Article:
Facts About Planet Earth
Find basic facts about our planet earth here.
Our Earth is the third planet from the sun and has a diameter of 7,905 miles. It orbits the sun once every year at a distance of 93 million miles away. Earth's atmosphere is made up mostly of nitrogen and oxygen. Seen from space, our home planet looks blue and white. The blue is the oceans, which cover two thirds of the surface. The white is clouds of water vapor in the atmosphere. Earth is the only planet in the solar system with a large supply of liquid water on its surface. This may be the main reason why it is the only planet know to have life. The Earth is surrounded by a magnetic field called a magnetosphere. This field protects the earth by trapping dangerous cosmic rays in zones inside the magnetosphere. These zones are called the Van Allen belts. The Earth, as our home, is interesting both in its own right in the solar system and also as an example of a solar system member. The features we find on Earth are often examples of what we find on other planets. Good examples of this are mountain ranges which are typical not only of the Earth but also of Mercury, Venus, Mars, our moon and the moons of other planets.
When astronauts began traveling into space and looked back at the Earth we finally realized just how fragile a planet we live on. Photographs that were taken showed that we are on an oasis in space. This helped us to realize that we must learn to keep our planet safe and habitable. Spacecraft, outside the earth's atmosphere, could study the Earth in new ways. Photographs taken with ultra violet light showed a faint halo of low density hydrogen gas that surrounds the Earth. As viewed from the moon, the Earth appears as a crescent, since half the Earth is always lighted by the sun. Interestingly, traveling in space often gives us a new prospective on familiar objects. Since astronauts and satellites orbit the Earth in about 90 minutes, they will see 18 sunrises and 18 sunsets each day.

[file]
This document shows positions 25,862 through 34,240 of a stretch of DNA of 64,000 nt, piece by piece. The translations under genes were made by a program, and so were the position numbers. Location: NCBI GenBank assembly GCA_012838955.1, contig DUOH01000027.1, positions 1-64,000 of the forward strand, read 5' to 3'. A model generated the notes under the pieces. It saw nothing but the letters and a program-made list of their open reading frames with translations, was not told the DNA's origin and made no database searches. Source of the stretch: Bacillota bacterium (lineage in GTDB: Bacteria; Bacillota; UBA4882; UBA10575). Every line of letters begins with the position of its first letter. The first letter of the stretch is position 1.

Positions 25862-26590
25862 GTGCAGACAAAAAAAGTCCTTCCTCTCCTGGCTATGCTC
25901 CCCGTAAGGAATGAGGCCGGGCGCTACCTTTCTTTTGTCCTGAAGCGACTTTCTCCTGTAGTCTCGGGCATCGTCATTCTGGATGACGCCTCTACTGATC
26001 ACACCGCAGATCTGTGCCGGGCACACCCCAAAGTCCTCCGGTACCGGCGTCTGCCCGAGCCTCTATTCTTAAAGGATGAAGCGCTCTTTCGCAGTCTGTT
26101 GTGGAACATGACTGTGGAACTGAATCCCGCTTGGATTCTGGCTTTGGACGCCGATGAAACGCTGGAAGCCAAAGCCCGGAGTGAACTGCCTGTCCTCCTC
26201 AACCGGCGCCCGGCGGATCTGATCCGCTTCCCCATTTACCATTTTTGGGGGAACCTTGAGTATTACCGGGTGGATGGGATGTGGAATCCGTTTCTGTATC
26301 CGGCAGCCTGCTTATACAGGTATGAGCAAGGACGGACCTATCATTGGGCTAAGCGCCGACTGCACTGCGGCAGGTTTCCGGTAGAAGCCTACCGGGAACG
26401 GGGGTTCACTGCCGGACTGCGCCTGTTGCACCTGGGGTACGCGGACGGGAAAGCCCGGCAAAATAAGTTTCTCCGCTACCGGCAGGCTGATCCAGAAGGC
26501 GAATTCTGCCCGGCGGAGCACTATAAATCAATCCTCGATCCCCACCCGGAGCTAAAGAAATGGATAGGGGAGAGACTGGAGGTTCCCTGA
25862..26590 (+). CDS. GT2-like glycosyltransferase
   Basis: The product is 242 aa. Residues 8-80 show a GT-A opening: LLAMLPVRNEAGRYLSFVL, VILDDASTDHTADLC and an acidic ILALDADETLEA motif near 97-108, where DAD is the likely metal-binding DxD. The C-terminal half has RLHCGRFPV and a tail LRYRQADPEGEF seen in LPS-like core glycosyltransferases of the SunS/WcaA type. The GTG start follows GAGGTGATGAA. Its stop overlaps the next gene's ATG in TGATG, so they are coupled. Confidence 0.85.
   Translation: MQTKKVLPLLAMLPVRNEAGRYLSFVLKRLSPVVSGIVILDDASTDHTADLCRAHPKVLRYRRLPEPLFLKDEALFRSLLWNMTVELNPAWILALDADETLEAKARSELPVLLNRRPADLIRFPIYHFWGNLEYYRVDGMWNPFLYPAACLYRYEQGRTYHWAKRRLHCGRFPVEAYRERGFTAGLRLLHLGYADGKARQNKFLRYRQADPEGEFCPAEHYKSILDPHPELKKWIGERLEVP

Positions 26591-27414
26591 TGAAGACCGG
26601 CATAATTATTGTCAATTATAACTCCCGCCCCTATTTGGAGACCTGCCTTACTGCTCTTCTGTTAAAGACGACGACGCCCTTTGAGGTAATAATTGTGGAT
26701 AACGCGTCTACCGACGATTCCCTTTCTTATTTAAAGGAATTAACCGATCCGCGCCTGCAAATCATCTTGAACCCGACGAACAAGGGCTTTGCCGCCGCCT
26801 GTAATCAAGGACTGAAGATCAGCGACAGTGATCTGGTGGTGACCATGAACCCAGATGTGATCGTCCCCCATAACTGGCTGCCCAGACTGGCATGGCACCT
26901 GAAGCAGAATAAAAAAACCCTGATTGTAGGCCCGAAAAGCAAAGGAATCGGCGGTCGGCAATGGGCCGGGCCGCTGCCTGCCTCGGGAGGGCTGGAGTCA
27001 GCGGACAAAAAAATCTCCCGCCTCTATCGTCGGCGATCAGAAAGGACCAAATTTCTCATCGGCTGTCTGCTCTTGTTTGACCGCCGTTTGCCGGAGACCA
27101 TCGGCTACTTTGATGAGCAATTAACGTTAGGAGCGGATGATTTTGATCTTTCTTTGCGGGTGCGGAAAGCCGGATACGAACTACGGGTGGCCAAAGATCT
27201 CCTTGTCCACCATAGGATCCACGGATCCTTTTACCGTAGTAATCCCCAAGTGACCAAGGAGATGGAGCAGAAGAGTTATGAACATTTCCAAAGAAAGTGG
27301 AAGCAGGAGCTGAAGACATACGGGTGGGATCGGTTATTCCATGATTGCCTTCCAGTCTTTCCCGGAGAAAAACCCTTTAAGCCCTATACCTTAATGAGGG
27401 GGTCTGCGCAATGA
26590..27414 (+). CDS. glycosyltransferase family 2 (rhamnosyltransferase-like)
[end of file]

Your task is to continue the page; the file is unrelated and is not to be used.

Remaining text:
The greater the distance a satellite is away from the Earth, the longer it takes to orbit. At an altitude of 22,000 miles away from the earth, a satellite takes 24 hours to orbit the earth one time. Since the Earth rotates at the same rate underneath to a person on Earth the satellite appears to be hovering. We therefore put communications satellites in what is known as geosynchronous orbits, synchronized with Earth's. Many of our television pictures as relayed to us by these satellites. Weather satellites are also in geosynchronous orbits. They photograph the Earth every few minutes and radio the information back to Earth.
NASA is planning a mission to the planet Earth using space satellites to monitor the ozone in our air, the fish in our oceans, the temperature of the oceans and the continents, smoke from forest fires, eruptions of volcanoes and many other aspects of Earth and of life on Earth. Studies of the Earth's weather have also provided valuable information. We learn even more about basics of weather and climate by studying the Earth from space. Storms and weather systems develop circular patterns because of the rotation of the Earth. Since the Earth has a solid surface, all points on its surface rotate once around in the same length of time. Points on the equator have farther to go in that time than do points at higher or lower latitudes. The poles do not move at all.